A person who is found guilty of driving a motor vehicle while disqualified from holding or obtaining a driver's licence or while the person's licence is suspended, may be gaoled for up to six months (2 years for a subsequent offence) [Motor Vehicles Act 1959 (SA) s 91(5)].
The Supreme Court has frequently emphasised that the ordinary punishment for driving while disqualified must be imprisonment however, the court retains a discretion to suspend the sentence, but only in exceptional circumstances.
The Full Supreme Court (Police v Trevor Harold Cadd, John Patrick Hall, Attila Tibor Illes, Vasilios Vlachos and Mark Adrian Quinn(1997) Judgement No. 618, Mullighan J), held that the punishment should be imprisonment:
“in the ordinary case of contumacious offending by a first offender, but the circumstances of the offending or the offender or both may dictate some less severe form of punishment ...".
Circumstances to be taken into consideration:
- whether there were exceptional reasons for the offence
- the previous good character of the offender
- the likelihood of the offender responding to a final warning (given by means of a suspended sentence)
- the community interest in rehabilitation without imprisonment
- the traditional reluctance to imprison an offender for the first time
- the consequences of imprisonment for an offender and the offender's family (where relevant), and
- other relevant matters
All these factors require careful consideration under section 96 of the Sentencing Act 2017 (SA).
The issue of whether a term of imprisonment in relation to a drive disqualified offence should have been suspended was addressed in Mill v Police  SASC 253. Although the magistrate’s decision to imprison Mr Mill was overturned on appeal the decision clearly shows that most cases of driving whilst disqualified will satisfy the definition of ‘contumacious’ offending (wilfully disobedient) resulting in a term of imprisonment.
Guide to likely terms of imprisonment
As a guide, an unsuspended term of imprisonment may range from 10 days to one month depending on the circumstances. It may be longer where aggravating factors are alleged, such as a high blood alcohol reading, reckless driving, a prior offending record which suggests long-term contempt for road traffic laws, or where the offence occurred very soon after the disqualification. The gaol term is significantly more severe for a subsequent offence.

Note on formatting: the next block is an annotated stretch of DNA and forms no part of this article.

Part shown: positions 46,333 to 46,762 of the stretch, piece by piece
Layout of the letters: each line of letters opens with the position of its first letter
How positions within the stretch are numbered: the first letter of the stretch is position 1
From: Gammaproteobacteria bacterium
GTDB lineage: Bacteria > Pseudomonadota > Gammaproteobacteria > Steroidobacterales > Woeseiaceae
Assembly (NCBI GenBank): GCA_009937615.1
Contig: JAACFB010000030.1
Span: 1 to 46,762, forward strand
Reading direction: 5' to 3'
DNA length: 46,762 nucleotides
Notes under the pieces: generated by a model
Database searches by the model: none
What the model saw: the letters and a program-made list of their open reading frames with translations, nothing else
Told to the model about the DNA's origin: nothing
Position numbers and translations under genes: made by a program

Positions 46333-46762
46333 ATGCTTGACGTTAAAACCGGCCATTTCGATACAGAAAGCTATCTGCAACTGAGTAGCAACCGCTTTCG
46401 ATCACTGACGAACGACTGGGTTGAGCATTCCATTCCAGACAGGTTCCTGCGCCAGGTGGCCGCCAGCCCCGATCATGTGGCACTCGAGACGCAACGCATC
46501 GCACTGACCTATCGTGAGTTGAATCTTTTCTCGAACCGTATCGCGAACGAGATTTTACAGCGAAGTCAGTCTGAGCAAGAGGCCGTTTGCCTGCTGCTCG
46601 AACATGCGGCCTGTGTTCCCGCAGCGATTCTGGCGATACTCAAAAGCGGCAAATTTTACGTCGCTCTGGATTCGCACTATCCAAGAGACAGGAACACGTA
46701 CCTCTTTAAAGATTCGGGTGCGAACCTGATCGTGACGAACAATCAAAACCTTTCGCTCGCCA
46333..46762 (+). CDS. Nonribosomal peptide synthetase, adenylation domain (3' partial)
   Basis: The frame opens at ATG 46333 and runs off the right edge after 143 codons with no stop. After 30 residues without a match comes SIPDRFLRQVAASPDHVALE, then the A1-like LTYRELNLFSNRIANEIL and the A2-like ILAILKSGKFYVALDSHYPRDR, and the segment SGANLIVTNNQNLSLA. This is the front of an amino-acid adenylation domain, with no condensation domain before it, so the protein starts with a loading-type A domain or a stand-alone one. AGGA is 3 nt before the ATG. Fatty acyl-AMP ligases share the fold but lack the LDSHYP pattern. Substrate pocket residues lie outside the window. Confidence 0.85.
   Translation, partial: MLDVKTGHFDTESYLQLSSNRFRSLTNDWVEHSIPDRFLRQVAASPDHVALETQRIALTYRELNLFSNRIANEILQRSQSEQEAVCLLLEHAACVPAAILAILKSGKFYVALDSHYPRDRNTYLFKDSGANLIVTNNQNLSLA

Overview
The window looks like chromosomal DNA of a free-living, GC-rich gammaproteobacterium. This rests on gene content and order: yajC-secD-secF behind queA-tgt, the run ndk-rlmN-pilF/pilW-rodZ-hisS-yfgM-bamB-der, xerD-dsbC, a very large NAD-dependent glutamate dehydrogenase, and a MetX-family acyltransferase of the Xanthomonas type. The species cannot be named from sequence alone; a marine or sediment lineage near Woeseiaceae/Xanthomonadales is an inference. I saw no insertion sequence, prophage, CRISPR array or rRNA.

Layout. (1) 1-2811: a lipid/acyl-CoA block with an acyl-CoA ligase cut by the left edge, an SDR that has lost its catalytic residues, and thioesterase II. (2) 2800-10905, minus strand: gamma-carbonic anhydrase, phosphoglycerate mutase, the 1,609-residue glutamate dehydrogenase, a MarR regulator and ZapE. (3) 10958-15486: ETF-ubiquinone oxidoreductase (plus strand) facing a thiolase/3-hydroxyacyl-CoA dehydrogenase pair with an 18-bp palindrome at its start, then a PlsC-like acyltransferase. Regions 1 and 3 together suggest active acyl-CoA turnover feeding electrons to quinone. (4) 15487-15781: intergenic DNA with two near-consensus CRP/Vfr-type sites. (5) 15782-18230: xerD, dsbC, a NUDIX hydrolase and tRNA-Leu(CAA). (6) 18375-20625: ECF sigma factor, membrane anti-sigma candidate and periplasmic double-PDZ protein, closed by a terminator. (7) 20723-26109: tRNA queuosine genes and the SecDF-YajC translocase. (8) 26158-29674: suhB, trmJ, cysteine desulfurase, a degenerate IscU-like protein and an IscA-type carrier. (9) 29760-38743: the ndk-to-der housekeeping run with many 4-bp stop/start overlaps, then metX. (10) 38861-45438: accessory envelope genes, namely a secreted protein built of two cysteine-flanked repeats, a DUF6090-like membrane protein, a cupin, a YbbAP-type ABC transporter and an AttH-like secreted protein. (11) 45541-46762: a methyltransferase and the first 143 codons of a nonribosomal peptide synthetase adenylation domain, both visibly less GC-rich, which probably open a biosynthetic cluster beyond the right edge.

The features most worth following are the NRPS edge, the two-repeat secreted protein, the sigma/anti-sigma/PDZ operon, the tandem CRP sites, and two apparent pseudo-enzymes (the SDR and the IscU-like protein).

No further period of disqualification imposed by courts
As a matter of custom, courts do not normally impose a further period of disqualification for an offence of driving whilst disqualified. The gravity of a sentence of imprisonment is generally held to be sufficient penalty (see Saddler v Crossman (1988) 142 LSJS 337, von Doussa J).
No distinction between disqualification imposed by courts and disqualification by Registrar of Motor Vehicles
Strictly speaking there is no difference between a disqualification ordered by a court (eg for a drink-driving or other traffic offence or for an illegal use/interference offence) and a disqualification ordered by the Registrar of Motor Vehicles (eg under the points demerit system). Magistrates are required to take the view that Parliament has provided that a substantial sanction be imposed for disobedience to those orders (Crook v Roberts (1990) 53 SASR 236; Maione v Higgins(unreported) Supreme Court, Olsson J. 1 February 1991, Judgment No. 2698).
No distinction between suspension of licence for failure to pay fines and suspension as penalty for offending
Section 91 of the Motor Vehicles Act 1959 (SA) now makes no distinction between a suspension triggered by non-payment of fines and one that is a penalty for an offence. A person driving a vehicle whilst his/her licence is suspended or disqualified (regardless of the reason they have been suspended/disqualified) faces a maximum penalty of imprisonment for 6 months for a first offence and imprisonment of up to 2 years for a subsequent offence [s 91(5)].
Riding petrol-assisted bikes
Drivers disqualified due to drink driving can be charged with driving disqualified if they are found riding a petrol-assisted bike. Unlike ordinary bicycles, or even pedal power-assisted (i.e. electric) bikes, petrol-assisted bikes cannot be legally driven on South Australian roads (see Cyclists).
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